Phillies: Bryce Harper, OF, MVP

Of course, this guy had a pretty extraordinary second half last year, too (.338/.476/.713 slash after the break) to win his second MVP and first since 2015. At 29, Bryce is at the peak of his powers and is also in a much-improved lineup after the signings of Nick Castellanos and Kyle Schwarber.

The Phils last had back-to-back MVPs in 2006-07 in the form of Ryan Howard and Jimmy Rollins, but Harper could take care of that himself.


Brewers: Corbin Burnes, RHP, Cy Young

He has competition within his own staff from Brandon Woodruff and Freddy Peralta had monster years in the 2021 rotation. But why complicate things? The reigning Cy Young winner is absolutely capable of doing it again.

Cardinals: Nolan Arenado, 3B, MVP

The Cardinals have two really interesting Rookie of the Year candidates in infielder Nolan Gorman and left-hander Matthew Liberatore. But because there’s no way of knowing how many at-bats and innings they’ll get in the bigs, here’s hoping Arenado can get back to the level that saw him finish in the top eight of the MVP voting every season from 2015-19. This will be his age-31 season.

Cubs: Seiya Suzuki, OF, Rookie of the Year

Suzuki is a five-tool player with an everyday spot in right field. So at age 27, he has a genuine chance to follow in the footsteps of Hideo Nomo, Kazuhiro Sasaki, Ichiro Suzuki and Shohei Ohtani and win this award after coming over from Japan. The Steamer projections have him as a 3.9-WAR player -- the highest such projection of any rookie.

Pirates: Oneil Cruz, SS, Rookie of the Year

He’s not breaking camp with the big league club, but the 6-foot-7 Cruz should be back in the big leagues for us to gawk at before long. Though he only has 38 career plate appearances above the Double-A level, his massive power and arm strength are assets that will serve him well. Cruz is the Pirates’ top prospect and ranked 26th in MLB.

Reds: Hunter Greene, RHP, Rookie of the Year

While anybody with a soul wants to see a 38-year-old Joey Votto make a run at the MVP, the more realistic scenario is the Reds fielding back-to-back Rookie of the Year winners after Jonathan India grabbed this honor last year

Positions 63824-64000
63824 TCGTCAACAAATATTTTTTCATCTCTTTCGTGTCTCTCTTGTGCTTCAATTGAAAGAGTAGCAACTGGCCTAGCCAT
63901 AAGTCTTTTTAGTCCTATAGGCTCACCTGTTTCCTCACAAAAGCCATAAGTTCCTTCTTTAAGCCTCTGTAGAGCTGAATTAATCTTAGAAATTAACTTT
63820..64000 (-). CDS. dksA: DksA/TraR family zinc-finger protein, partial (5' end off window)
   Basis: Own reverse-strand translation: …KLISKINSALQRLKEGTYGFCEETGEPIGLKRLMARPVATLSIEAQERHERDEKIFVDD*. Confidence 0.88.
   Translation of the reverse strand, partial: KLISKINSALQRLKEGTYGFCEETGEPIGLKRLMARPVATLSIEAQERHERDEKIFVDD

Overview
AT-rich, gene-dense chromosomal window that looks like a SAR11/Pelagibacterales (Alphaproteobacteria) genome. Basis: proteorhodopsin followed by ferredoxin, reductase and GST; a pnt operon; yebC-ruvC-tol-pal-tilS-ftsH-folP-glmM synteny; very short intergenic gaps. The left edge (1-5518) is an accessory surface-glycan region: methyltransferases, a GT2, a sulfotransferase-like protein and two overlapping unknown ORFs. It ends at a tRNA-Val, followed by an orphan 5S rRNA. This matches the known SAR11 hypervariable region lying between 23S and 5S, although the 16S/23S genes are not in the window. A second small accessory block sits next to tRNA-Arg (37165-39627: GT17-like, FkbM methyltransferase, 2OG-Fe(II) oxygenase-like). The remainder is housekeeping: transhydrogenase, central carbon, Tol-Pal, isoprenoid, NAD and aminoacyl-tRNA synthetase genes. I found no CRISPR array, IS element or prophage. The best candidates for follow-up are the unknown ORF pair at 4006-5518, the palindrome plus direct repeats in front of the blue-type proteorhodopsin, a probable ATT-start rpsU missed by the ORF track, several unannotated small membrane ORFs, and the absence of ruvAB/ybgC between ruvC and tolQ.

Greene, who effortlessly hits triple digits on the radar gun, is rated as the No. 1 prospect in the organization and No. 22 overall, and he has a spot in the Reds’ Opening Day rotation.


D-backs: Alek Thomas, OF, Rookie of the Year

Though he’ll open the season in Triple-A, Thomas is a good bet to make his big league debut this year. He’s Arizona’s No. 1 prospect and has a well-rounded profile with speed, good defense and improving power.

Dodgers: Walker Buehler, RHP, Cy Young

It would surprise precisely zero people if Mookie Betts, Freddie Freeman or Trea Turner to make a run at the MVP, and you could bang your head against the wall trying to pick one of them. Sometimes teammates having great seasons on great teams affect each other’s vote totals.

The choice between Buehler and Julio Urías is similarly tortuous, as Buehler finished fourth and Urías seventh in the voting last year (Clayton Kershaw is 34 and coming back from injury and therefore not a safe choice). With a 2.82 ERA over the last four seasons (third best in MLB), Buehler just feels due.

Giants: Joey Bart, C, Rookie of the Year

Can’t rule out the possibility of ace Logan Webb making the leap into the Cy Young conversation, and Brandon Crawford finished fourth in the MVP voting last year. But in taking on the everyday job as the Giants’ catcher in the wake of Buster Posey’s retirement, Bart, who played 33 games in the 2020 season when Posey opted out, will have his shot at this.  

(Note: We originally listed reliever Camilo Doval here, having forgotten that he exceeded his rookie eligibility last September. Apologies for the error.)

Padres: Manny Machado, 3B, MVP

Joe Musgrove, who is a member of our 2022 All-Underrated Team, is a dark-horse Cy Young pick. Or perhaps Yu Darvish or Blake Snell bounce back and vie for it. MacKenzie Gore has Rookie of the Year potential.

But should the Padres field a playoff team with Fernando Tatis Jr. on the shelf a good chunk of the year, one would imagine someone in the position player group will have stepped up with an MVP-caliber year. The safest bet there would be Machado, who is coming off his highest WAR season since 2016. He’s still only 29.

Rockies: Kris Bryant, OF, MVP

Even if Germán Márquez or Kyle Freeland has the year of his life, it’s inherently difficult for a pitcher at Coors Field to have the numbers to win the Cy Young. And the Rockies don’t have any obvious Rookie of the Year candidates. So … Bryant returning to his 2016 NL MVP form is probably the best we can realistically hope for here. His offensive numbers could spike with the move.